Double Play


Barrel racer Kim Squires couldn't be happier that her first Pace Picante ProRodeo Chute-out appearance will be in her home state of Oklahoma. But then again, she was willing to go anywhere for a chance at $350,000.

Squires (Carnegie) will make the three-hour trip to Tulsa, along with several family members, for a shot at the title and a boost in the world standings that will help her realize her dream of competing at the Wrangler National Finals Rodeo in December.

"I have wanted to get to the National Finals since I was a kid," Squires said. "I haven't been there to see it since it was in Oklahoma City 21 years ago and I have always said I wouldn't go to Vegas unless I made it. So here I am 21 years later, hoping to get there."

For Squires, rodeo was a natural fit for her.

Growing up in a ranching family and having a grandfather who was a top horse trainer gave her a good foundation. Squires' grandfather, the late Maurice (M.W.) Goodman, trained some world-class cutting, reining and roping horses and his talents were passed down through the generations. Squires' mother, Becky, as well as her father, Bob, taught her all they knew about horses and she has carried on the tradition of becoming a top barrel horse trainer.

Squires has three horses that she has raised and trained herself, and this year she is finally seeing the fruits of her labor.

"I have always had a slow start, so this year I wanted to get after it early," the 38-year-old said. "I was fortunate that the rodeos I did well at this year were all Tour rodeos."

For Squires, having three horses of equal caliber can sometimes feel like a two-edge sword.

"It is nice to have three horses to choose from, but it also takes time to figure out which one to use in different situations," Squires said. "After going last year and donating my money, I feel like this year I have a better grasp on which horse to use."

The horse she has won the most on at the Tour rodeos is her 7-year-old palomino she calls Casper. He was the horse she rode to the average win at the Laughlin (Nev.) River Stampede the first of April.

However, she considers her 9-year-old palomino horse, Pigme, to be her best all-around horse. In fact, Pigme was a rope horse before he was a barrel horse and even though he is small in stature, she says he is mighty in heart and try. Unfortunately for Squires, he has been on the injured reserve list all year with a shoulder injury.

She is debating whether to use Pigme in Tulsa, but might instead call upon her 8-year-old sorrel horse, Ears, which has been sharing time with Casper on the rodeo road this year.

It might be a game time decision for Squires, who no doubt has the experience to handle pressure situations. A former Elgin, Okla., basketball standout, Squires won all-area honors in 1985 and says she feels she is a better competitor for having competed in high school sports.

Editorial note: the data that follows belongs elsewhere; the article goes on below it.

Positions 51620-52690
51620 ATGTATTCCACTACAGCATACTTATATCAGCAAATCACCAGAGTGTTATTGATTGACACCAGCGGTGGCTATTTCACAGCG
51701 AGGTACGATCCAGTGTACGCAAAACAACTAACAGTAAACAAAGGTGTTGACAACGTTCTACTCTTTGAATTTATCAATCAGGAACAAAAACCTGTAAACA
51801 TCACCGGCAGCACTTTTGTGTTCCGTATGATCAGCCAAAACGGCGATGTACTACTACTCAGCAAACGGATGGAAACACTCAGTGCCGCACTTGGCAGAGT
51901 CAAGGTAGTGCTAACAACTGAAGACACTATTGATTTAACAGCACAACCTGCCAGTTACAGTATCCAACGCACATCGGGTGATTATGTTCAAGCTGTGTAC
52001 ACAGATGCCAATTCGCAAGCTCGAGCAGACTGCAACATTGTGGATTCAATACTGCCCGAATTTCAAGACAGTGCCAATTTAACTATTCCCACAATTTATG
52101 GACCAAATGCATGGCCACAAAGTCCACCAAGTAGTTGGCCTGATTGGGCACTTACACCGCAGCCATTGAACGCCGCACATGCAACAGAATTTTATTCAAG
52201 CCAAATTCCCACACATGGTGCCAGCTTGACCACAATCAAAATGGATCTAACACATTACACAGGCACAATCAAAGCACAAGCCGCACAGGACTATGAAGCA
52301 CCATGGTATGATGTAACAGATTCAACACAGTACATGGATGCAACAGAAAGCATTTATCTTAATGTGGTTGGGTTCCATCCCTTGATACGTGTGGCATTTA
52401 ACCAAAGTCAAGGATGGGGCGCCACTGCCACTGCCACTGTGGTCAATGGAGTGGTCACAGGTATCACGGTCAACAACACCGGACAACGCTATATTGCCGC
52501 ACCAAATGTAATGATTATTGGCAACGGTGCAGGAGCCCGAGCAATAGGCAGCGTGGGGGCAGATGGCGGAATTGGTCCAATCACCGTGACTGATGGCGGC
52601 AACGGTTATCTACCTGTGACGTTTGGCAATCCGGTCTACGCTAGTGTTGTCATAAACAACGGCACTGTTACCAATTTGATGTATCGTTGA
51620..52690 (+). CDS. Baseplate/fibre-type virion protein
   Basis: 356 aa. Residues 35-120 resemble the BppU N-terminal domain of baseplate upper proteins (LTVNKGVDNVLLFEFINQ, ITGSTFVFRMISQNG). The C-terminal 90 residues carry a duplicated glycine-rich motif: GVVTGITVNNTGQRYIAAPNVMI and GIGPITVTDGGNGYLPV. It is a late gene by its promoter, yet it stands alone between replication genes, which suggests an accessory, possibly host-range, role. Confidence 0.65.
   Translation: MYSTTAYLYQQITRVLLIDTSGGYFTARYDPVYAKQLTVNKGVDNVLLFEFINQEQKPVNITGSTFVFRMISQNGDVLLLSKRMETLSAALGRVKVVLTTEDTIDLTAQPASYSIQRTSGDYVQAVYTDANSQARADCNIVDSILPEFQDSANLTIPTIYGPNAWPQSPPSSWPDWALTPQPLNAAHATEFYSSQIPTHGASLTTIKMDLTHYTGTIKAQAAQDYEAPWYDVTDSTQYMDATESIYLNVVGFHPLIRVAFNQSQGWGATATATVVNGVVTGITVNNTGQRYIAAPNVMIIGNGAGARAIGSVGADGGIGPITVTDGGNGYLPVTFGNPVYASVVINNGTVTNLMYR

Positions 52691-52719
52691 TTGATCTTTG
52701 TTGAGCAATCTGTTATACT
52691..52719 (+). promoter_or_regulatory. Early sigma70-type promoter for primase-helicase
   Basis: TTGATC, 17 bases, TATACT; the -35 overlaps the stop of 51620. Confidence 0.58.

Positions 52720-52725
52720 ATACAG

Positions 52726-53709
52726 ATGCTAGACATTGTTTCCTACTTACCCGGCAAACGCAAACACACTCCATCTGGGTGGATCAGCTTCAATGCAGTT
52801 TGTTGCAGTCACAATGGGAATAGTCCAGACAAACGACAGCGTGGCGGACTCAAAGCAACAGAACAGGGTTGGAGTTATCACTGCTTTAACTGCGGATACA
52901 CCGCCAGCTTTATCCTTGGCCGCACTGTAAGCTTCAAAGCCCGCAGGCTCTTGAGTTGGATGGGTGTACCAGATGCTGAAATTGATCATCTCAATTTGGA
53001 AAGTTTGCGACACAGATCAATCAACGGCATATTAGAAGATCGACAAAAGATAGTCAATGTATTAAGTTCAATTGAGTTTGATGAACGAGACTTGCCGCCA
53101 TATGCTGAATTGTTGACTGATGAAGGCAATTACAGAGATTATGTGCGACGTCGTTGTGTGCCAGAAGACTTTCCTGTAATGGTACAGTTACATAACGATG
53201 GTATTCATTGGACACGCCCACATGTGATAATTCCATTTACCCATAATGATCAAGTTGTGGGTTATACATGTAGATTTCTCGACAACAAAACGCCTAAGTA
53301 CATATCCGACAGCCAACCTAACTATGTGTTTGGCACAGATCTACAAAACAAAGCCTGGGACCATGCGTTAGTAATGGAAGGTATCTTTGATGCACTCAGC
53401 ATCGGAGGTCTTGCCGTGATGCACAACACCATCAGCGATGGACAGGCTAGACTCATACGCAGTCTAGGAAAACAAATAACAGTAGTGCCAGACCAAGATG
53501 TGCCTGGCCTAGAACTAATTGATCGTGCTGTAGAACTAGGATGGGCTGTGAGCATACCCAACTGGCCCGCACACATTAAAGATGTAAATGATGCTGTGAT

"Looking back, I believe that basketball helped me be a better rodeo person by learning how to compete under pressure," Squires said. "I spent a lot of my time playing basketball in school. I knew rodeo would be there long after basketball because we didn't have the WNBA back then. Of course, I doubt I would have ever made it because I was pretty slow, but there just wasn't the opportunity."

After high school, Squires went to college on a rodeo and academic scholarship. She received her undergraduate from Tarleton State University in Stephenville, Texas, where she competed on the rodeo team. She later earned her Masters in Business Administration at Oklahoma City University.

"I am a highly educated barrel racer," joked Squires. "The education was important to me and it will be something I will always have."

Squires is hoping for a big payday in Tulsa to not only move her up in the world standings but also so she might be able to stay home more this summer and serve as the third base coach for her son's coach-pitch baseball team.

"I was hoping to do well in these Tour rodeos so I didn't have to take off during the baseball season," Squires said. "I missed his soccer season but I am hoping to be home more this summer and get a chance to coach third base."

While she is out on the road, her husband, Barry and son, Kade, keep things running on the family ranch. Besides being in the cattle business, her husband is a full-time lawyer.

"They are excited about my success this year and have supported me on my quest to the Finals," said Squires of her family. "There will probably be a good number of family members in Tulsa cheering me on."

So what is Squires' mindset as she heads into her first Pace Chute-out?

"The main thing is to just get around the barrels," Squires said. "If you knock one over, you are out. It doesn't matter how fast you are if you knock one over."